The FIA was clear that it could not accept its officials being criticised in such a manner, and Horner duly apologised for his words, both in private to them and later in public via the media.
Horner confessed that his comments were made under the pressure of competition, with his team locked in a tight fight for the F1 title with Mercedes.
The remarks are the latest in a series of salvos that have been fired between Horner and Mercedes team boss Toto Wolff as the scrutiny on their squads ramp up.
But while Seidl accepts that the soap opera that takes place off track is part of the attraction of F1, he thinks there is a line that his team would not cross when it came to speaking out.
“If you watch everything which is ongoing at the moment, it is clear, obviously, there’s a lot at stake,” explained Seidl when asked for his opinions on the matter.
“It’s different to the battles we are in further back, and is obviously great to a certain degree for the fans, and for the show, because in the end it should be entertainment as well.
“But I definitely think that some of the comments we’ve seen in recent weeks, it’s definitely not something I could imagine would come from us in such a situation.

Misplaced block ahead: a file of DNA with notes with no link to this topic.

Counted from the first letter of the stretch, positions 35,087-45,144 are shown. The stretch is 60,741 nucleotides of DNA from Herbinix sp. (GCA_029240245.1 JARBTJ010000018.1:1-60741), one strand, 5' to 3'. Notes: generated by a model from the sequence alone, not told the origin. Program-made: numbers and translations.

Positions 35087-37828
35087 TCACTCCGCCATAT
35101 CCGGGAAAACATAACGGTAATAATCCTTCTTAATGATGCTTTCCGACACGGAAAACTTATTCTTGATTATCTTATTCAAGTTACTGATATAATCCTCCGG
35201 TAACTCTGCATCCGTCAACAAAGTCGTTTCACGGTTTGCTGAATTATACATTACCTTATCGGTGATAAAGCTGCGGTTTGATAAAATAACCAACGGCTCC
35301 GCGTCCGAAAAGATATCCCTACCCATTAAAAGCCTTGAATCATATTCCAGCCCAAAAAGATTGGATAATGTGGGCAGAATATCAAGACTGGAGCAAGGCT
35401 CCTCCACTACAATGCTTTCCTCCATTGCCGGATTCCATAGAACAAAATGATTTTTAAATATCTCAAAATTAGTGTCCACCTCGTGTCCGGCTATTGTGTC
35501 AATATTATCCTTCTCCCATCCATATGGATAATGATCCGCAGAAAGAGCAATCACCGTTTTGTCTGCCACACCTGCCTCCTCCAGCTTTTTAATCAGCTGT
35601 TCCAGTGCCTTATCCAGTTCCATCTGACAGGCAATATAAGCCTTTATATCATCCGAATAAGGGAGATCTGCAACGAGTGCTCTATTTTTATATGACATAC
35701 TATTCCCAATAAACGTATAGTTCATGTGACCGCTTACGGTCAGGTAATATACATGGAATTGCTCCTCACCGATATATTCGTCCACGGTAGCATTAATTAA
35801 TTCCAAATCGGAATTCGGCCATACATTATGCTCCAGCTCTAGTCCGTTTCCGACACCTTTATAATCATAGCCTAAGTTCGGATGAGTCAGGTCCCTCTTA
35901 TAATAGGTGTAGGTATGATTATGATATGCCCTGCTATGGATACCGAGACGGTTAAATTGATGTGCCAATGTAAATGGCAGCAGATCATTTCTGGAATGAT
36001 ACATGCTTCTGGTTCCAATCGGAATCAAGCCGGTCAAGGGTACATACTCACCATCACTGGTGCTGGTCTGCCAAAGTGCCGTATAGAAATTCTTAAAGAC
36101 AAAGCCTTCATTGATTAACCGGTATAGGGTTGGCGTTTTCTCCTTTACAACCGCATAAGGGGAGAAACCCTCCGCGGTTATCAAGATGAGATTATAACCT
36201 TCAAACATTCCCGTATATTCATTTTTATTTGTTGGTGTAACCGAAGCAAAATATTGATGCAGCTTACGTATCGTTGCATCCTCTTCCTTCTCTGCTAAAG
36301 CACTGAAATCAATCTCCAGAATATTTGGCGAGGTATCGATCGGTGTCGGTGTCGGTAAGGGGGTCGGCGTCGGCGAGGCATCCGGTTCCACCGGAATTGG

“I think it’s very important, and it doesn’t matter if you fight for wins, or if you are last, that you always keep respect for the competitors, for the FIA, for F1.
“We are in this together, and it is important that there is respect for the volunteers who help us, in the end, to put on these race weekends.”
Christian Horner, Team Principal, Red Bull Racing
Photo by: Mark Sutton / Motorsport Images
F1 race director Michael Masi revealed after the Qatar race that he had alerted the stewards to Horner’s marshal comments, which had been said to Sky before the race.
Masi explained that there was no way he could accept any criticism of safety marshals, who do their job to protect the drivers.
“I think you should not attack any person, and particularly when we have thousands of volunteer marshals around the world that give up a huge amount of time globally,” he said.
“Without them this sport that everyone has very close to their heart, and all of them give up a huge amount of their time, won’t happen.
“I will defend every volunteer official, and every official around every race track around the world, [and stress] that that is not accepted.”